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Clevelands new carp
Fire Engine Photos
No: 38202   Contributor: Dave Todd   Year: 2015   Country: United Kingdom
Clevelands new carp

Here's a photo of cleveland fire brigades new Compact Aerial Rescue Pump
Picture added on 06 January 2015 at 16:19
add commentComments:
from the registration plate, I think this is recycled from Hereford and Worcester. VX59HGJ. Scania P310/GB Fire Magirus Multistar.

Added by Peter Williams on 06 January 2015.
Is this a second hand machine ? it is already 6 years old

Added by Raf Firey on 10 January 2015.
oh dear , lessons from elsewhere have obviously went unheeded, it will give grief , will be off the run , will not reach over like an alp and will topple over at speed which is what is supposed to happen, remember to get all your kit off before you jack it up and hope your experience is neter than pretty much everyone elses , kent neing the llatest to dump appliances that have barely turned a wheel..............

Added by Donny Maclean on 14 January 2015.
Ha ha ' recycled' is such an apt description for these appliances !

Added by Rick Loudon on 14 January 2015.
Will be interesting to see this out and about. The boom does look very high and heavy . May be CFB got it at a very good price .

Added by Craig on 15 January 2015.
Second hand and only borrwed from Emergency One (UK) who are trying to sell it on behalf of Hereford and Worcester. Will be going to Stockton as the retained pump in April on evaluation before they decide to invest in two. All part of cutting Cleveland in half

Added by Graham mitchell on 15 January 2015.
Funny you should Say.. about it going on the Run... as I was at a Meeting last night (14/1/2015)... and I'm sure that this Wagon was Mentioned there!!!

Added by Dave Todd on 15 January 2015.
Looking at this vehicle the boom weight is carried so high, it must have similar performance to a mobile crane, probably not ideal in this role.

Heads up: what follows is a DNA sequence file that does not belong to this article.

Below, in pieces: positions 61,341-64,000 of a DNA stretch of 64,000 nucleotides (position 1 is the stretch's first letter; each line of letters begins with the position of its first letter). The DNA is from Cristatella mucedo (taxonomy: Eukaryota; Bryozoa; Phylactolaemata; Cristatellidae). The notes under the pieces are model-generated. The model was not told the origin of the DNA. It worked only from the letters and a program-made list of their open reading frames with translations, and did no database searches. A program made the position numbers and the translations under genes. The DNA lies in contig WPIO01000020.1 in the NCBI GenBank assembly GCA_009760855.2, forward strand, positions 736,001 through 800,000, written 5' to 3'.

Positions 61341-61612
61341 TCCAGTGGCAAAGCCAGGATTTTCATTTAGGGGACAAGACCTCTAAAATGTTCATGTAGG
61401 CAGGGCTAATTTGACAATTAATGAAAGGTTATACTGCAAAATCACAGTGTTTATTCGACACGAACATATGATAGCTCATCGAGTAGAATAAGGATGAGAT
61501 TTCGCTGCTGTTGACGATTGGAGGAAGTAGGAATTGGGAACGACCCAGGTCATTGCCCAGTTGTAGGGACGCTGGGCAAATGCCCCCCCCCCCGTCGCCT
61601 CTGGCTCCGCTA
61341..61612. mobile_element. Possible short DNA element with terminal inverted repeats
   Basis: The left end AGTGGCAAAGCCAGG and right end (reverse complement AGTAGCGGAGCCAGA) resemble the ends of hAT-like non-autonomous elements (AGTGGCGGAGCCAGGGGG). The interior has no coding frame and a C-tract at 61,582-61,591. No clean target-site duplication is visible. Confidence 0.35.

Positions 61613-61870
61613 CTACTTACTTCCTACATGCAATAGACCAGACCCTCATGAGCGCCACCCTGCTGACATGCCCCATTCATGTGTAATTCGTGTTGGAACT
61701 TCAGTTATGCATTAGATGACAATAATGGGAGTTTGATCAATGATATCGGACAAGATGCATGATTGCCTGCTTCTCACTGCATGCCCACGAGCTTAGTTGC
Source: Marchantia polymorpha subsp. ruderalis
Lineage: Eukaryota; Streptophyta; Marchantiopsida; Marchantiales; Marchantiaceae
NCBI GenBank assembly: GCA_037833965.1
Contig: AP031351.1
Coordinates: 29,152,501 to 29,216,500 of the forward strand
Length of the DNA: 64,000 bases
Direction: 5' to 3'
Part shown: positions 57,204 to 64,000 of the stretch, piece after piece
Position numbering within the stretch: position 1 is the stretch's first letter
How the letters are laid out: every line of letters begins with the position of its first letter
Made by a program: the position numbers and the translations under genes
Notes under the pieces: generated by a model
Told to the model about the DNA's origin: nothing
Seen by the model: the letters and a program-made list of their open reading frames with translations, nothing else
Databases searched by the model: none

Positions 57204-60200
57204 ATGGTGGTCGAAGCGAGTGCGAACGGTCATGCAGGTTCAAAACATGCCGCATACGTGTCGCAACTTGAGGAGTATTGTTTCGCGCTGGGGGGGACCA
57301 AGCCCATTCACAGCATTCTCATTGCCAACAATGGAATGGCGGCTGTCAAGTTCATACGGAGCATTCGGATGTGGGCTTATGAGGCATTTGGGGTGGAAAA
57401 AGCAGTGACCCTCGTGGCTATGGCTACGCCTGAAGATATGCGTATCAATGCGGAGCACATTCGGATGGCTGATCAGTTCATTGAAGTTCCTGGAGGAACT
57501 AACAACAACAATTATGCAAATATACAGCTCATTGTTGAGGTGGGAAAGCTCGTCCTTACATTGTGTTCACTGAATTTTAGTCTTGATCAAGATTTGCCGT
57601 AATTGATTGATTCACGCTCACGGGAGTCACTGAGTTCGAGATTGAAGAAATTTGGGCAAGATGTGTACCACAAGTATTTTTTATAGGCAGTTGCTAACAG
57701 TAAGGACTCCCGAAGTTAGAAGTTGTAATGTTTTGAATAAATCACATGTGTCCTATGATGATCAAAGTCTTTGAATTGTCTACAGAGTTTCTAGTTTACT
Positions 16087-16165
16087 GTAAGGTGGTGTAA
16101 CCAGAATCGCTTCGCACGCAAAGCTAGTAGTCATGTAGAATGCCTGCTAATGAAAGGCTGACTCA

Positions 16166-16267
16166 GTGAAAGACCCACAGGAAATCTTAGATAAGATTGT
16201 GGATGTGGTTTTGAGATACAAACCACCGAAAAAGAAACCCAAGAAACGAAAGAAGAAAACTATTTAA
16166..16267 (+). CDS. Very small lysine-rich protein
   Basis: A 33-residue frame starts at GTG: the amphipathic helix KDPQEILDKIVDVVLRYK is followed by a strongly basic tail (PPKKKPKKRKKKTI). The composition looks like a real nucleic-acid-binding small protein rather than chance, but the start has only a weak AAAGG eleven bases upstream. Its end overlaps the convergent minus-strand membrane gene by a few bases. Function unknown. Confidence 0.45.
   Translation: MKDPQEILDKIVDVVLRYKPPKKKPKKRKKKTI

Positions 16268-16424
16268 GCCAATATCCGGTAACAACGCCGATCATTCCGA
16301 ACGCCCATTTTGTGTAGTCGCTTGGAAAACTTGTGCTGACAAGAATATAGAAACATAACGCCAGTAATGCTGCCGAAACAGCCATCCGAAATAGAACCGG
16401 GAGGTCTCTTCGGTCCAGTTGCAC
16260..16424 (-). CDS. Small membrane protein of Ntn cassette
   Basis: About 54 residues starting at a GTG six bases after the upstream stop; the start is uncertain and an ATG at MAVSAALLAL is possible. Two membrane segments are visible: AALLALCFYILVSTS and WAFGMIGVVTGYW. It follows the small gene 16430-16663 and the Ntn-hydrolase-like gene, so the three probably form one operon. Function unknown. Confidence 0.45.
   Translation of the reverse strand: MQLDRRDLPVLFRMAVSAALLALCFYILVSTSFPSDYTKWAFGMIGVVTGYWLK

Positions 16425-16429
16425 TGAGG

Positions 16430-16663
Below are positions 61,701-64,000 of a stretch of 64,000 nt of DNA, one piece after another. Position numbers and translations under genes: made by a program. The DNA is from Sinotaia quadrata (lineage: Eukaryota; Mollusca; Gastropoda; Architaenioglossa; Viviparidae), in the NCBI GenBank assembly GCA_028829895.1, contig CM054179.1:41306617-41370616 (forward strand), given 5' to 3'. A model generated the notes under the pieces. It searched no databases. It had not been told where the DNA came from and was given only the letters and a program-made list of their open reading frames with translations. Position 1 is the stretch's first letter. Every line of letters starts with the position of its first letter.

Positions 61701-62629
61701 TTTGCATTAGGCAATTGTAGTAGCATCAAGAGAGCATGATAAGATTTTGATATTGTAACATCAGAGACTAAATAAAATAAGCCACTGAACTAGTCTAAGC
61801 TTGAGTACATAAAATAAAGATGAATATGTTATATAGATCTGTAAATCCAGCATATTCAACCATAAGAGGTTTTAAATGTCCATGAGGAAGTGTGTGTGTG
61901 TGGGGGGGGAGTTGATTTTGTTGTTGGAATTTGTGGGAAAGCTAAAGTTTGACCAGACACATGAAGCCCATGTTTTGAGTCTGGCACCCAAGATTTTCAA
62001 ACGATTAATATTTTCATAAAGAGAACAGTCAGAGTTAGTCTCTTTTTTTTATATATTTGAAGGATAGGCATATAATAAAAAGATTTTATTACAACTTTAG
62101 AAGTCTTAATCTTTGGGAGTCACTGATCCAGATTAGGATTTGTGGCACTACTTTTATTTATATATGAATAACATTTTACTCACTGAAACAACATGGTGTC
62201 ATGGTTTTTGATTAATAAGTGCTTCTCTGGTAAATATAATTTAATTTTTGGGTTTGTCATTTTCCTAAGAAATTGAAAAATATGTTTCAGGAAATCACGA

Added by Craig on 16 January 2015.
Oh dear, so it's being palmed off onto someone else! Why bother, it's a piece of junk! It didn't work in Hereford and Worcester so it's not going to work for anyone else. I have seen one of Yorkshire's CARP's, a 57 plate Merc for sale at an auctioneers for months and can't sell!!

Added by Matt Ireland on 16 January 2015.
These things are death traps. An example of doing things on the cheap whilst paying a fortune for it. This idea was discredited in West Yorkshire back in the seventies.

Added by John Stott on 19 January 2015.
this is the same as the ones L&B frs got and turned them into the most expensive driver training vehicles in the world and central frs sold them to D&G frs for a £1 !! I think they use them as aerials only , kent got rid of thiers and now another brigade is considering them , beggars belief!

Added by Alan Ramsay on 20 January 2015.
I agree that it does look very top-heavy. Other differences I've noticed, it's a full height body with a rear-mount platform. 99.9% of all others are 3/4 height mid-mount. These are twin axle wheelplan as opposed to all others' 3-axle.

Added by Neil from Leeds on 25 February 2015.
now in service at Saltburn as f/no 027, callsign M1 (carries Emergency One badges on the back too)

Added by Stephen on 13 January 2016.
Originally designed to provide German volunteer fire companies who could not afford or justify a separate aerial ladder with a less costly alternative, by combining a 30 meter tower with a standard pump appliance on an 18 tonne chassis.

These Multistars have been exported to several different countries, but never caught on in Germany!

As many comments mention, the unit is just too top heavy to be driven safely at emergency response speeds, and tends to be right at (or over) their design GVW all the time. This makes them ponderous and continually challenges the braking system.

Finally, the boom affords rather limited range of movement, and the cage's three-person weight rating is questionable, too.

Nicht ausgezeichnet! (Not excellent)

Added by Rob Johnson on 04 August 2017.
Saltburn do seem to be getting some use out of it , saw it at a fire just the other day been used as either a water tower or maybe a camera mount as no one in cage. Interesting point on gross weights, I wonder do 'normal' 13 ton and 16 ton gvw fire appliances operate with capacity to spare or are they maxed out ?

Added by CraigW on 08 August 2017.

A typical water tender with a 2400 liter tank in daily use in Germany weighs between eleven and thirteen tones depending on it's equipment load

Added by Rob Johnson on 09 August 2017.
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